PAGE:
Inside the Research Rotation Program at Burst

on 08.31.2017 / by Daniel Thrasher / 0 comments in BioTalk, Research

It’s not often you find something everyone can agree on.

After all, we live in a world of cat people versus dog people, vegetarians versus meat lovers, and even Mayweather versus McGregor.

But here at Burst Biologics, I couldn’t find anybody who wasn’t positively glowing with praise about our company’s research rotation program. In my talks with the company’s research Ph.Ds and lab technicians, it dawned on me how special this program really is.

Lab Techs Versus Research Ph.Ds

To understand why research rotation is such an important part of Burst Biologics, you need to understand the role of a lab technician.

We have several lab technicians who work in the laboratory every day, and unlike at other companies, all of our lab techs have at least a bachelor’s degree in science. Due to their qualifications, they’re responsible for several key job duties:

  1. Processing, manufacturing, and packaging the company’s products in a sterile environment.
  2. Validating processes.
  3. Ensuring all regulations are followed.
  4. Maintaining and cleaning the laboratory.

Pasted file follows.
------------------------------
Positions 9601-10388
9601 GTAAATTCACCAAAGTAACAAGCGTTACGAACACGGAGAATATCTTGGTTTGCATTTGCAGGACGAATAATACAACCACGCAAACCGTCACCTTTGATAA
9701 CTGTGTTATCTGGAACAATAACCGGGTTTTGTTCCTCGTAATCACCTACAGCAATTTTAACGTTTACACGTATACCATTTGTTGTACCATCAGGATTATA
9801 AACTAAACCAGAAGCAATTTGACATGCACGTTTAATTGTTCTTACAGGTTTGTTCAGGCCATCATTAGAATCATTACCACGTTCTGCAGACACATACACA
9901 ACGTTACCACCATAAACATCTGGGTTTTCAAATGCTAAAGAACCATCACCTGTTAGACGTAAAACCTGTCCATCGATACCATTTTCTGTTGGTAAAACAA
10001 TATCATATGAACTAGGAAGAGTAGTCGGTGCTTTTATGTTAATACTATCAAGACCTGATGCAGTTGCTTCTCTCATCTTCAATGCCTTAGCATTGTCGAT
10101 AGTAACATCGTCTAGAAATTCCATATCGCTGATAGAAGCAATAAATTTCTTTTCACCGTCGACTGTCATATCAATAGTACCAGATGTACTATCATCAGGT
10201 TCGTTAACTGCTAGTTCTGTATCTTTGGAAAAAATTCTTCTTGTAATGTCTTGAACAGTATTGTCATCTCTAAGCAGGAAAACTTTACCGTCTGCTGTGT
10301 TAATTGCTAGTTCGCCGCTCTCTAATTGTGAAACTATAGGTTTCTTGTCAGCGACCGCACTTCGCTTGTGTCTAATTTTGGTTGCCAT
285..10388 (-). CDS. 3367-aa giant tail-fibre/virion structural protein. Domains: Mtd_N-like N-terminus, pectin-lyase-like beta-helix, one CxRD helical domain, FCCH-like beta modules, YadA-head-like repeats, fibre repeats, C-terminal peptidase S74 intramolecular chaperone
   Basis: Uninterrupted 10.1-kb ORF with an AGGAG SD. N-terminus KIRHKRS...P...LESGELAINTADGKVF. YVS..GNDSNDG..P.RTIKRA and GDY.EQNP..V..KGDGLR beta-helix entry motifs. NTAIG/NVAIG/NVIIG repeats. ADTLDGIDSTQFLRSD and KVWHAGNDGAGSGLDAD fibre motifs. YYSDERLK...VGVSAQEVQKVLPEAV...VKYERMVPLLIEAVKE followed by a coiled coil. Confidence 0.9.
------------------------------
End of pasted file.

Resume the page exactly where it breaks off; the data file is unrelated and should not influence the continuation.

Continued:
5. Taking care of equipment.

The bulk of their work ultimately revolves around keeping up the lab and producing enough of each type of product to meet demand. As for the staff of research Ph.Ds, this group uses lab space to conduct assays and experiments for research and development.

Research laboratory vials

In most companies, the laboratory department is totally separate from research and development (R&D), but at Burst, the two departments intersect – and this is largely because of the research rotation program.

What is the Research Rotation Program?

Every six weeks, a lab tech will get one week of research duties, where they work closely with a Ph.D. During their research week, the lab tech will handle data analysis, take pictures of experiments, and cover other tasks that are commonly associated with the role of research assistant.

One of the company Ph.Ds, Dr. Trillitye Paullin, told me that there’s a 100 percent participation rate in research among our lab techs, likening the rotation to an internal internship. The lab techs not only get to do hands-on research work during their designated week, but they also get an intimate look at how the Ph.Ds approach their projects. They even get the opportunity to use cutting edge lab equipment like the MagPix on the job!

Research Experience Matters

In case it wasn’t clear yet, this opportunity is a big deal for someone who’s starting out in the science field. The lab techs explained that when you’re pursuing a bachelor’s in science, you have to be exceedingly lucky and talented to do research work under a professor.

According to the National Center for Education Statistics, the average student-faculty ratio for colleges is 18:1, a ratio that isn’t nearly small enough to allow professors to work closely with each and every one of their students.